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Updated: 1 hour 53 min ago

With 'So Much Trouble In The World,' Music Calms Theater Director

Thu, 06/05/2014 - 11:49am

As Center Stage's artistic director, Kwame Kwei-Armah has brought British talent and style to Baltimore. For Tell Me More's series 'In Your Ear,' he shares the music that soothes him.

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'Guns Kept People Alive' During The Civil Rights Movement

Thu, 06/05/2014 - 11:49am

In his new book, This Nonviolent Stuff'll Get You Killed: How Guns Made the Civil Rights Movement Possible, former activist Charles Cobb Jr. says weapons were a key part of the civil rights movement.

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Couple Goes High-Tech And Low Cost For Their Big Day

Thu, 06/05/2014 - 11:48am

Putting on a wedding in New York City can be financial suicide. But one young couple, profiled in Fast Company, say they priced their upcoming celebration at just $10,000 by using online startups.

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A Diverse #SummerReading List For Kids

Thu, 06/05/2014 - 9:03am

The NPR education team brings you 25 books with minority characters and authors.

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The Muscle-Flexing, Mind-Blowing Book Girls Will Inherit The Earth

Thu, 06/05/2014 - 8:40am

Among the demographic groups making themselves known in pop culture of the moment are a subset of YA fandom that's making heroes out of fiction writers across several genres.

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Cave-Dwelling In Spain Offers A Welcome Inconvenience

Thu, 06/05/2014 - 6:48am

In the province of Granada in Southern Spain, thousands of people live completely unplugged in caverns. The caves have been a place of refuge for centuries. Now they provide a new kind of escape.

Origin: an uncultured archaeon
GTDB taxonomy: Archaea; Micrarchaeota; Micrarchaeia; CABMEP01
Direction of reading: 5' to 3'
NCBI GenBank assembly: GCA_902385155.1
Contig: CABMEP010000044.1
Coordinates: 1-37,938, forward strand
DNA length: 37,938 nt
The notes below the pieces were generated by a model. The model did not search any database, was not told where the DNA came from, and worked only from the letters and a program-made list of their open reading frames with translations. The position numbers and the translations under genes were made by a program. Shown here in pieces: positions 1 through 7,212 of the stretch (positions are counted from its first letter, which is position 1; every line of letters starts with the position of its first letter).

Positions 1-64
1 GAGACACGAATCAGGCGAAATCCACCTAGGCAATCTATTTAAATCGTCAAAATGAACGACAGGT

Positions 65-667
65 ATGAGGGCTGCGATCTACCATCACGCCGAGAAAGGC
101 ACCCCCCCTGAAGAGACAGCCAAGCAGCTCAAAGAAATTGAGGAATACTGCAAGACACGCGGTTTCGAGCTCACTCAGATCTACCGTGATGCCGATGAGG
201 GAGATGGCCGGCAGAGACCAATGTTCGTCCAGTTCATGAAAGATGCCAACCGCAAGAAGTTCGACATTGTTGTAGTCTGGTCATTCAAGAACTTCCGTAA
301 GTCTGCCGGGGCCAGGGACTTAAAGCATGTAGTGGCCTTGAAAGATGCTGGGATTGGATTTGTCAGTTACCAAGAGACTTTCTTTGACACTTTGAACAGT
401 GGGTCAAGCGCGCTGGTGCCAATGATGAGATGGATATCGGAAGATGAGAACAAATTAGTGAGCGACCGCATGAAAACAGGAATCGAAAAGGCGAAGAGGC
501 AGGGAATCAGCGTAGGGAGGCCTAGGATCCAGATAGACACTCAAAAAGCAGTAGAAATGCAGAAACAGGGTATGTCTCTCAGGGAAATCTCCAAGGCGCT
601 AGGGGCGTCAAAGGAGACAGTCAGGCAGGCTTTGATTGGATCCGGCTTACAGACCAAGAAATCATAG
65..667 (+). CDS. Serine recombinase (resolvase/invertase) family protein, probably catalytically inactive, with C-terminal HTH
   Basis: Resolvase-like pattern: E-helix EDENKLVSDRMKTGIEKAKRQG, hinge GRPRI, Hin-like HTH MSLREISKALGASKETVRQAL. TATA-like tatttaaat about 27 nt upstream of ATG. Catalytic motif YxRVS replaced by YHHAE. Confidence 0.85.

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Book News: Experimental Debut Novel Wins Prestigious Baileys Prize

Thu, 06/05/2014 - 6:05am

Also: A book at one of Harvard's libraries is "without a doubt bound in human skin"; J.K. Rowling has released an excerpt of her new novel.

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Suspense Along The Sepik With The Young Scientists Of 'Euphoria'

Thu, 06/05/2014 - 6:03am

Lily King's new novel was inspired by a real-life moment in 1933, when the lives of anthropologist Margaret Mead and two of her husbands intersected on an expedition to the Sepik River in New Guinea.

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Film Critic Kenneth Turan Picks 54 Films That Are 'Not To Be Missed'

Thu, 06/05/2014 - 2:31am

Turan says movies are like friends — they speak to you, and can even change your life. In his new book, he shares some personal favorites, and explains why the magic of the movies endures.

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John Green's 'Stars' Shines Bright On The Silver Screen

Thu, 06/05/2014 - 2:30am

The Fault in Our Stars hits cinemas this week, causing mass outbursts of tears. Author John Green based the character on a real-life girl with cancer — and his own feelings of growing up an outsider.

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'Nerd Fighters' Mobilize For Film Premiere, Armed With Favorite Lines